Random thoughts from Pencefn

…. an engineer, singer and photographer living in Scotland

First day in Canada and St Thomas’s Church, Toronto – 13 September 2015

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Our first full day in Ontario, and the heavy rain that greeted us had gone, although it was still wet in the morning clearing in the afternoon.

Being Sunday, we decided that going to church would be part of our first day, and having researched the various churches, local to our hotel in Mississauga and in Toronto, an entry on the facebook group [Choral Evensong Appreciation Society] regarding a service at St Thomas’s Anglican Church on Huron Street in Toronto caught our attention.

This gave us the late morning and early afternoon to decide what to do, whilst adjusting to the five hour time difference, so we visited the local shopping mall. One of the things we wanted to do was get a canadian SIM card for the mobile phone. Given the cost of using a UK mobile phone in Canada, this was the much cheaper option. After getting lack of co-operation from the Rogers store and two other mobile phone shops, Walmart turned out to be the best bet. We got a SIM card from Fido (part of the Rogers group). After lunch in the food court and a few more purchases, including up-to-date road atlas for Ontario and the Golden Horseshoe, we headed back to our hotel.

Before leaving the UK we had considered driving into Toronto each day, however when considering our trip to St Thomas’s Church we realised that taking the train would be a better idea. Go Transit trains normally consist of 10 coach double deck carriages operated in push-pull mode with the locomotive at the east end of the train. However, we observed a few formations with locomotives at both ends.

GO Trains at Port Credit

GO Trains at Port Credit
13 September 2015

On arrival at Toronto Union station we changed on the the TTC Metro system getting a train to Spadina, the nearest to St Thomas’s.

The parish of St Thomas was established in 1874 in what was a village called Seaton, north of Bloor Street. The 1874 building was cut in two and moved to the current Huron Street site a year later. The extant building was constructed in late 1892, being consecrated in January 1893. In 1917 the chancel was extended by 24 feet and between 1919 and 1922 the current baptistry was constructed. There are several pieces of wood carving from Oberammergau in 1911.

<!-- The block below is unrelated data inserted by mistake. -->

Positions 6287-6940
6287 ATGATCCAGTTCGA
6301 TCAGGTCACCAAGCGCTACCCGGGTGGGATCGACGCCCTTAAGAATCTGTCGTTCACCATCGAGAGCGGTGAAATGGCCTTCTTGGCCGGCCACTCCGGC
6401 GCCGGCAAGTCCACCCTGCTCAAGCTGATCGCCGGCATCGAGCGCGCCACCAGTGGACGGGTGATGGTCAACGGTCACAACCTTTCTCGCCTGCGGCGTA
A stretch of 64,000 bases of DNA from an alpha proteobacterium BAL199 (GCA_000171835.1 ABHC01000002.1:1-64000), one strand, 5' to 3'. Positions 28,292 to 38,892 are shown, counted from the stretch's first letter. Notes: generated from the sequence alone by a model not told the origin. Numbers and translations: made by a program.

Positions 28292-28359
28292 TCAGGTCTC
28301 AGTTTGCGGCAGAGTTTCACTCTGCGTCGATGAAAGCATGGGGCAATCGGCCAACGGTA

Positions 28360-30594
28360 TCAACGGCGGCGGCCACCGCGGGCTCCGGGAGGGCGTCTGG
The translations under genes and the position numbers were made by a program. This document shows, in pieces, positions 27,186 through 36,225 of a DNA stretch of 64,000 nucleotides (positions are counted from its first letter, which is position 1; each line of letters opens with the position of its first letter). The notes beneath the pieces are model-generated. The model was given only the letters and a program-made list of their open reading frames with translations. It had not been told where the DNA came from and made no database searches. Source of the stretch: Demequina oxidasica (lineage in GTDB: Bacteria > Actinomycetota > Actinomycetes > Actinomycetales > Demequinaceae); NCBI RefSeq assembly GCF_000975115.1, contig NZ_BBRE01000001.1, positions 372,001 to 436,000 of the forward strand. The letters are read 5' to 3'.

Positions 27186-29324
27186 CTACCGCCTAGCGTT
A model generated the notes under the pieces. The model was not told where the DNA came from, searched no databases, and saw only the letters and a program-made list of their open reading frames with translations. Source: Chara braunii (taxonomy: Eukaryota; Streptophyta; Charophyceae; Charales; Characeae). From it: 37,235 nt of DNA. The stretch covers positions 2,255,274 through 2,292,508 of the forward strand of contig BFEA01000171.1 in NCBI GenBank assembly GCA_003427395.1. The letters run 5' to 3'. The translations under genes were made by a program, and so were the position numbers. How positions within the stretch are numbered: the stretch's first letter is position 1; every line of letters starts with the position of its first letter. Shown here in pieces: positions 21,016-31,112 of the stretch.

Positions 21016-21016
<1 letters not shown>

Chancel and High Altar from the Nave

Chancel and High Altar from the Nave.
13 September 2015

Choral Evensong was at 19:00 (7pm). The music was:
Voluntary: Prelude on Rhosymedre (R. Vaughan Williams)
Motet (sung from the west end): O taste and See (R. Vaughan Williams)
Processional Hymn: All People that on Earth do dwell [Tune: Old 100th]
Canticles: Magnificat and Nunc Dimittis in A (H. Sumsion)
Offertory Hymn: Praise the Lord, the Almighty, the King of Creation [Tune: Lobe Den Herren]
Anthem: I was Glad (C.H.H. Parry)
Canticle: Te Deum in G (R. Vaughan Williams)
Voluntary: Crown Imperial March (W. Walton)

The service was from the Canadian Book of Common Prayer and was celebrated as Solemn Evensong. We noted some parts of the liturgy that were were unusual to us. Firstly, there was no psalm. During the sensing of the altar and people with the thurble during the Magnificat, a thurifer presented the the officiant at the High Altar, however a second thurifer censed the three vested in copes in the Sanctury. When the original thurifer got to the choir, they turned away from conductor and bowed to the thurifer, firstly cantoris and secondly decani. Also during the Te Deum, towards the end everyone, including the choir, knelt for several verses. Finally, although choir and clergy entered in one procession with cross and lights. The altar party left via a door in the chancel with the cross and lights. A different crucifer, not previously seen during the service, then appeared with a plain processional cross to lead the choir out through a door at the south side by the organ.

High Altar and Reredos

High Altar and Reredos
13 September 2015

The Reredos was first installed in 1906/07. In the 1940s it was enhanced with the addition of nine statues, with St Thomas in the centre.

Lady Chapel

Lady Chapel
13 September 2015

Canopy over the altar of the Lady Chapel.

Canopy over the altar of the Lady Chapel.
13 September 2015

On the north side there is the Lady Chapel, which had the canopy added in the early 1920s.


13 September 2015

The baptistry was added between 1919 and 1922 as a memorial to the parishioners who had died in World War I.

Finally we found our way to St Thomas’s using detail from their web site. Once inside, apart from being given an order of service, we were not welcomed by anyone. No-one asked us if it was our first time at the church or did anything to make us welcome. There was a supper being held in the hall after the service for those who had attended, and there was no invitation to join the gathering.

We left and headed back to Port Credit and our car via the TTC and GO Transit.

Author: Stewart

An instrumentation engineer who enjoys photography and singing. Working in the West of Scotland; a member of St Mary's Cathedral Glasgow and Southwark Cathedral; and a volunteer guard/signalman on the Ffestiniog Railway in North Wales.

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